The Society of Bookbinders is dedicated to preserving the traditional skills of craft bookbinding as well as promoting contemporary book arts

Following discussions in 1974, Terry Walker, John Coleman and a small group of colleagues formed The Society of Bookbinders in Manchester, England, the following year. They were concerned at the closing of National Bookbinding Apprenticeship schemes and recognized the need for a society devoted to the appropriate training and education required to fill this void. They also saw the organisation as representing the interests of bookbinders, conservators, librarians and book collectors, and acting as a forum for the exchange of information.

A further aim was the promotion of the highest standards of bookbinding, preservation and conservation of our written and printed heritage. From its inception, the Society has successfully striven to ensure these aims are met. From those early beginnings, the Society has grown both in numbers and in influence. It now has members in all parts of the world and includes amongst that membership some of the most highly regarded names in the profession. It became The Society of Bookbinders and Restorers circa 1980 but reverted to its original name in 1990.

In 1987, the first edition of the Society’s annual journal, ‘BOOKBINDER’ was published. A copy is sent to all members, as is a National Newsletter which is published three times a year. The history of the Society is described in an article by Frank Hippman (late editor of the National Newsletter) in Vol. 9 of BOOKBINDER (1995). Another, more personal account of our history, by Mike Duckworth, appears in Vol. 13 (1999). The latter may be viewed or downloaded here (PDF – 500k)

Experienced tutors lead regional workshops throughout the UK at all levels, from beginners to advanced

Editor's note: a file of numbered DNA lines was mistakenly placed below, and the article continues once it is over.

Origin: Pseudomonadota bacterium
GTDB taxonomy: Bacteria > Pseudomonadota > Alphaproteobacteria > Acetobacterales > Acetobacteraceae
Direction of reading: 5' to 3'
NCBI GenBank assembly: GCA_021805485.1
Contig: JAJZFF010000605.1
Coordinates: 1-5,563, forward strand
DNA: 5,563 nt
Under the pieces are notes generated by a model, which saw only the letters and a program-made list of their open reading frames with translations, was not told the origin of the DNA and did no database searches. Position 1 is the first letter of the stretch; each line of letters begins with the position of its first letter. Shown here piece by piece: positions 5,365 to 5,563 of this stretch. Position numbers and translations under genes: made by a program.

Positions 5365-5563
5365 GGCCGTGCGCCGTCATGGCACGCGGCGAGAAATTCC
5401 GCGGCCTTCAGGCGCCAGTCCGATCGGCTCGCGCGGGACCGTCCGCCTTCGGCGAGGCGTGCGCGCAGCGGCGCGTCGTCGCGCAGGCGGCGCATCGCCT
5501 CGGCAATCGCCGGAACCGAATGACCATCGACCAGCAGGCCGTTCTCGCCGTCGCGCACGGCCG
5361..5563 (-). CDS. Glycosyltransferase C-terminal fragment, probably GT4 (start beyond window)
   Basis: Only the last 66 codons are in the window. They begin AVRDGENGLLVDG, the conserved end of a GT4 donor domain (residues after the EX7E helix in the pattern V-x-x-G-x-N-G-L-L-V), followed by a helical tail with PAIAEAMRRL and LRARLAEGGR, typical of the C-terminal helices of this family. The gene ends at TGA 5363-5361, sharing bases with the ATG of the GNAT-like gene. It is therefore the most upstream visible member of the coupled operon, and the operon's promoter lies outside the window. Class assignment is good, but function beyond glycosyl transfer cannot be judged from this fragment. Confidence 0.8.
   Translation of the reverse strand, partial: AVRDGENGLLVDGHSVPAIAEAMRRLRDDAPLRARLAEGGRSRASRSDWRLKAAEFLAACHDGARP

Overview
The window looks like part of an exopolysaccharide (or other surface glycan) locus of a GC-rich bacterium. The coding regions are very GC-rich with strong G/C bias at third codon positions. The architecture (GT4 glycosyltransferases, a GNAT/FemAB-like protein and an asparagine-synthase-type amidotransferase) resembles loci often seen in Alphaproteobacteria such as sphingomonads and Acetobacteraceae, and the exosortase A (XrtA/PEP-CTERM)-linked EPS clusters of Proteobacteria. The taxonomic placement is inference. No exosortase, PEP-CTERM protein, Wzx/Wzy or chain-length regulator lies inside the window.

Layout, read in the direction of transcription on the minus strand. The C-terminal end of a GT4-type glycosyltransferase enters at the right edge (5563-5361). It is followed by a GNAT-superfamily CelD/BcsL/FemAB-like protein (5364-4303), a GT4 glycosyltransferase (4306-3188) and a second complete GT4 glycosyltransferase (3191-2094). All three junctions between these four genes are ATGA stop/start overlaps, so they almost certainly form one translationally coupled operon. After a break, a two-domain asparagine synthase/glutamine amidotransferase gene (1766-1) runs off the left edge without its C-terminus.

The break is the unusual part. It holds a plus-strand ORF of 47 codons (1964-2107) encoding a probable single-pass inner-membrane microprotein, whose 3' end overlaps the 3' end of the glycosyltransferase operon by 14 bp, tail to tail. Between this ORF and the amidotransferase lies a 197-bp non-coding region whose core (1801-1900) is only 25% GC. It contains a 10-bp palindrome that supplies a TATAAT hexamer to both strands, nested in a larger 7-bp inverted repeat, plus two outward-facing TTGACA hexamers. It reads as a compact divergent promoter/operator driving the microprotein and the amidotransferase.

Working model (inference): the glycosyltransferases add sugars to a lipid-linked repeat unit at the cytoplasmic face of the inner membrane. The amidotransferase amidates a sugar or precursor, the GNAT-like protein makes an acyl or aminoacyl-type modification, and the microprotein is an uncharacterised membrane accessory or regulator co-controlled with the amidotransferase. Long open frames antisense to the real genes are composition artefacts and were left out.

Members can:


Workshops and demonstrations introduce participants to traditional and new methods of binding and conservation techniques.


Visits to libraries and private collections, such as in cathedrals and stately homes, enable valuable old books to be examined.


Beginners will find help and encouragement when they meet other regional members at workshops.
Many regions arrange social events where materials and equipment can be bought or exchanged and ideas discussed.

Develop your skills, whether craftsman or artist

Why are there so many different  types of binding?  From the Victorian school prize binding in half-bound leather with marbled edges  to the tiny Yapp-bound prayer book, the outsize stub-bound atlas or the simple single-section pamphlet, each has a history and a particular function.

Join us to find out the why and the how. Your region will be your first point of contact, where more experienced members will be delighted to help you with advice and support. Many members are professional book binders or conservators but most are amateurs keen to learn and improve what they do.

A biennial national Conference, alternating with a training Seminar, showcases the work of internationally-recognised bookbinders who you can meet and talk to during the Conference.